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The Daily Flag News—October 31, 2007

Many American flags from the 1800s are now on display at the Quartermaster Museum in Fort Lee, Virginia. Two-hundred and fifty years have passed—from the 1820s to now, with many changes to the U.S. flag. Their website says the flag display is being readied, but I think you can see it now.

The Progress-Index – ‘It’s a Grand Old Flag’ on view at Quartermaster Museum
quartermastermuseumflags.jpgAlthough the last 250 years have seen drastic and nearly constant changes in the American flag, the message they convey is still the same, and a new exhibit at the Quartermaster Museum displays that.

“It’s a Grand Old Flag,” the newest exhibit, showcases multiple American flags dating back as early as the 1820s.

“We just thought that the American flag symbolizes the courage of the soldier,” said museum curator Luther Hanson. “It embodies what is going on in the world.”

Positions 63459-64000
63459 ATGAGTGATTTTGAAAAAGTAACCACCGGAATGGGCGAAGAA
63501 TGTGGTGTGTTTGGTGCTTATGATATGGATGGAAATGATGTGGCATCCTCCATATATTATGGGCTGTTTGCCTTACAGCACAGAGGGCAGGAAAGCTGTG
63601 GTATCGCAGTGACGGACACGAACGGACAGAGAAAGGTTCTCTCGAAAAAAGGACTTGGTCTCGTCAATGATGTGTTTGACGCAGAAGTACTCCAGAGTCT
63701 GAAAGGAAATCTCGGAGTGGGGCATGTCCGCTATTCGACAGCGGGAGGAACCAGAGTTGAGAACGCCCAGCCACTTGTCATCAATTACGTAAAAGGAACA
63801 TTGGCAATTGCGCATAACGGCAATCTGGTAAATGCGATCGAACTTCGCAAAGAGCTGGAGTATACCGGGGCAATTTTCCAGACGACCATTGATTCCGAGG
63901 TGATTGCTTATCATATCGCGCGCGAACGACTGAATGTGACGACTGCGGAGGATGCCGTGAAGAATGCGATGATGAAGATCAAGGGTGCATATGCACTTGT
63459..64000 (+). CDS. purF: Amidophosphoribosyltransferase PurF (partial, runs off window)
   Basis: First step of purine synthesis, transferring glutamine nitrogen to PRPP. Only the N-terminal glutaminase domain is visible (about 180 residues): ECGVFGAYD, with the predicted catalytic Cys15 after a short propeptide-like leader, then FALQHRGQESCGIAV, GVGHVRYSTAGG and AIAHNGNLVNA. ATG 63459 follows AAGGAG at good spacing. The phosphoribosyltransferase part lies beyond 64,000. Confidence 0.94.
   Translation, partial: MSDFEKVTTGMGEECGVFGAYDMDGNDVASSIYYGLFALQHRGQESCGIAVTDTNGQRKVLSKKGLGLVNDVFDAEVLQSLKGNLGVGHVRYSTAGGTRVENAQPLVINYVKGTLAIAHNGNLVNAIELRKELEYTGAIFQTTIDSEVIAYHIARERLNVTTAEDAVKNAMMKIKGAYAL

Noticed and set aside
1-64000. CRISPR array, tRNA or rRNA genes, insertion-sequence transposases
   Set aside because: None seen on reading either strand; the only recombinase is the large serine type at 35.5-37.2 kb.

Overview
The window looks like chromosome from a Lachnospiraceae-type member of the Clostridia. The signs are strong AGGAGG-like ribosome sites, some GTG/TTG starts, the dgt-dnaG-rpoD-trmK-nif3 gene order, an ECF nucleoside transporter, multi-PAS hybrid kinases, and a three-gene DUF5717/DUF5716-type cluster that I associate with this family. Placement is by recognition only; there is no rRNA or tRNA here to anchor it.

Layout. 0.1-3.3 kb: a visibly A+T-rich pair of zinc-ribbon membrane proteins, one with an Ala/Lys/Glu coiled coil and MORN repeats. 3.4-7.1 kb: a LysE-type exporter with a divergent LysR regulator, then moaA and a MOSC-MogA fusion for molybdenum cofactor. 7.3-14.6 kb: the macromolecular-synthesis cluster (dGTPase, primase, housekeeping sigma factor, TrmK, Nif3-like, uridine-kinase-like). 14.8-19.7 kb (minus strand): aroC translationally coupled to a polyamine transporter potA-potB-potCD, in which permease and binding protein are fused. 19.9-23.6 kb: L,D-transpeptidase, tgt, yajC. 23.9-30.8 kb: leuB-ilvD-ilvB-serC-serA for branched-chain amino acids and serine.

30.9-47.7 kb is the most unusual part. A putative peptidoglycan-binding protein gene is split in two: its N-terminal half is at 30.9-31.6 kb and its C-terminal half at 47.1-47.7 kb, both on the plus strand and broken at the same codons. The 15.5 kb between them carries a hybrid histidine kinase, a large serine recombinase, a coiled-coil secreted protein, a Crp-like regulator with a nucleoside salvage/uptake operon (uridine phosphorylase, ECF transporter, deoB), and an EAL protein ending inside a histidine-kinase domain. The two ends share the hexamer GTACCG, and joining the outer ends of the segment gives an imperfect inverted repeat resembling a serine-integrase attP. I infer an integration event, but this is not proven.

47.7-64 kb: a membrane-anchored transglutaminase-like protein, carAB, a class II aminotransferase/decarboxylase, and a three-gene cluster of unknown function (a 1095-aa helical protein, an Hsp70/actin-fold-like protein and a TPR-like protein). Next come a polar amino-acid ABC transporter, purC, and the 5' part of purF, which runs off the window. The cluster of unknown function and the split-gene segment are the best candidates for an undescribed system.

When patrons first walk into the exhibit, they will see a 12 foot high by 18 foot long worn flag that was flown above a building in Harrisburg, Pa., from 1861 to 1866. “It was used all over the place to symbolize, in this case, the Union,” said Hanson

The Iowa 9th Infantry flag, also known as the Elson Flag is now on display in the Iowa State Capitol Building. The State Historical Society of Iowa press release is filled with details. If you are interested in more on the Iowa 9th Infantry, here is a full history.

Iowa 9th Infantry flag

Laura Lee Ramirez of the State Historical Society with the flag

The State Historical Society of Iowa rotated Civil War battle flags in the State Capitol Building on Tuesday morning.

Workers moved the 10th Iowa Infantry regimental flag to storage and put the 9th Iowa Infantry national flag on display.

Bloodstains on the 9th Infantry flag are believed to be those of color bearer James Elson. A distant family member was located, and DNA samples from the family member and from blood on the flag were tested twice, but the test was inconclusive.

The 9th Iowa, also known as the Elson Flag, underwent 16 months of conservation efforts.

Radio Iowa has this report on the opening of the new exhibit.

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